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State/Region

July 2, 2013

State improving number of poor state bridges

OKLAHOMA CITY — A new study shows Oklahoma ranks among the worst states in the nation for its total number of structurally deficient bridges, but Oklahoma transportation officials said Monday that the number of such bridges on the state highway system has been reduced.

The study by the Washington, D.C.-based Transportation for America shows Oklahoma has the second-highest percentage of structurally deficient bridges — 22.6 percent — among the 50 states. The study, which uses 2012 Federal Highway Administration data, shows 5,382 of the state’s nearly 24,000 bridges are structurally deficient, which means the bridge has a major defect in its deck or support structure.

Only Pennsylvania, with 24.5 percent of its bridges determined to be structurally deficient, ranked worse.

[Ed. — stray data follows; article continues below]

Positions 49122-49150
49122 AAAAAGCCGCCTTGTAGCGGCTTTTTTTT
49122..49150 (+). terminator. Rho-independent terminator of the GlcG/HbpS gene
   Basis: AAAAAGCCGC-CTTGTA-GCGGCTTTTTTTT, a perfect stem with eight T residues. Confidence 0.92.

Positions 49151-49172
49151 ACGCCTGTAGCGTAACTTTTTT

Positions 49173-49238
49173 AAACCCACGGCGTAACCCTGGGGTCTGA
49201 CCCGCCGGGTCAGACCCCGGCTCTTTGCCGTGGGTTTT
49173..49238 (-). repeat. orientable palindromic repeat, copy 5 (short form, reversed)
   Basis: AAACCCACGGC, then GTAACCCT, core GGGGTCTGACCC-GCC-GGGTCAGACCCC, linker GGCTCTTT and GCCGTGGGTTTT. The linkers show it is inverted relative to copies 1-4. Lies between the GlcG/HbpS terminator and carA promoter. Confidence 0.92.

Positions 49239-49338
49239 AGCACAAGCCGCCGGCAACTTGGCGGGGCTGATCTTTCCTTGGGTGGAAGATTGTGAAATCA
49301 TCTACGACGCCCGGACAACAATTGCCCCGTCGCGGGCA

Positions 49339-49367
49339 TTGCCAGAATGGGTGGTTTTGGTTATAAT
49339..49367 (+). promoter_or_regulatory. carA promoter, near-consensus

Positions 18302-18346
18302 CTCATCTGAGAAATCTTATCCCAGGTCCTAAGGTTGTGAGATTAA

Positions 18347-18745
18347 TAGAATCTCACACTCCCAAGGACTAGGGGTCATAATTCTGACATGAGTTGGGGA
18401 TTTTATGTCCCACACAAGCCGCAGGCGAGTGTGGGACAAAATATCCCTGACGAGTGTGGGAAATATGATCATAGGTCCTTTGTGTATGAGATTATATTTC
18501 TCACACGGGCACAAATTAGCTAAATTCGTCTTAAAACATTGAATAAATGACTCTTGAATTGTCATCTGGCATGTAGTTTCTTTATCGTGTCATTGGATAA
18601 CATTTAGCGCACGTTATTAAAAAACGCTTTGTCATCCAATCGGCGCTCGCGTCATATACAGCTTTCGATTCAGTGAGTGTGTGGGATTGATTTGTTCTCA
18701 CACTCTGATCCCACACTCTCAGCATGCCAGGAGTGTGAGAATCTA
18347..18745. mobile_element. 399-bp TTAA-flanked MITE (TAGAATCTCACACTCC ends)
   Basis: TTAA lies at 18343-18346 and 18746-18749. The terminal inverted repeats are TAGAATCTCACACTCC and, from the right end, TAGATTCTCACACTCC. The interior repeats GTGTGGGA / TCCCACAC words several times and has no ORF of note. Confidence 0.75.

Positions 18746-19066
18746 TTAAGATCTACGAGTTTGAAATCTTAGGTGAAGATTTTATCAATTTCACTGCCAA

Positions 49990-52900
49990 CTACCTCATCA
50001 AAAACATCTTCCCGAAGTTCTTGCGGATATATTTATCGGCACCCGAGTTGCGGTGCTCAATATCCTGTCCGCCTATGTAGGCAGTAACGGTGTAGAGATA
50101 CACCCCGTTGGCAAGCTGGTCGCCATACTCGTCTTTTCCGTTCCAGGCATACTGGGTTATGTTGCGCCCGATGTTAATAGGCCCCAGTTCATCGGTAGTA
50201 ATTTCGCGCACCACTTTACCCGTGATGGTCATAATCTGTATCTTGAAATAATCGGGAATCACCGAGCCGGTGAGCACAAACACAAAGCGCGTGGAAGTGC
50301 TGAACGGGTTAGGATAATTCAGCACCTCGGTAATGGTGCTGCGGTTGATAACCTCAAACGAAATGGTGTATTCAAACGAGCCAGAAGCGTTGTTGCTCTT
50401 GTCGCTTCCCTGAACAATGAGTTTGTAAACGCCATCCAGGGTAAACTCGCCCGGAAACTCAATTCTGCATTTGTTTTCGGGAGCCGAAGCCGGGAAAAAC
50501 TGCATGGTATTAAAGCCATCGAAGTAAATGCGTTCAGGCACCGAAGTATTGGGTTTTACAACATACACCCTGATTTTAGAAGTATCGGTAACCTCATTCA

Transportation for America is a broad-based coalition with more than 500 partners, including individual cities and counties, as well as mayors, councilmembers and other elected officials. Its executive committee includes numerous environmental, transportation and housing groups.

But Oklahoma Department of Transportation Director Mike Patterson said the number of bridges in the study includes all the bridges in Oklahoma. When it comes to state bridges only, the picture is dramatically better.

“Here in Oklahoma ... we were at 17 percent back in 2005,” Patterson said. “This year, because our structurally deficient bridges are now down to 8 percent of the total number of bridges on the highway system, it’s the first time I can recall that we’re helping to pull the average down.”

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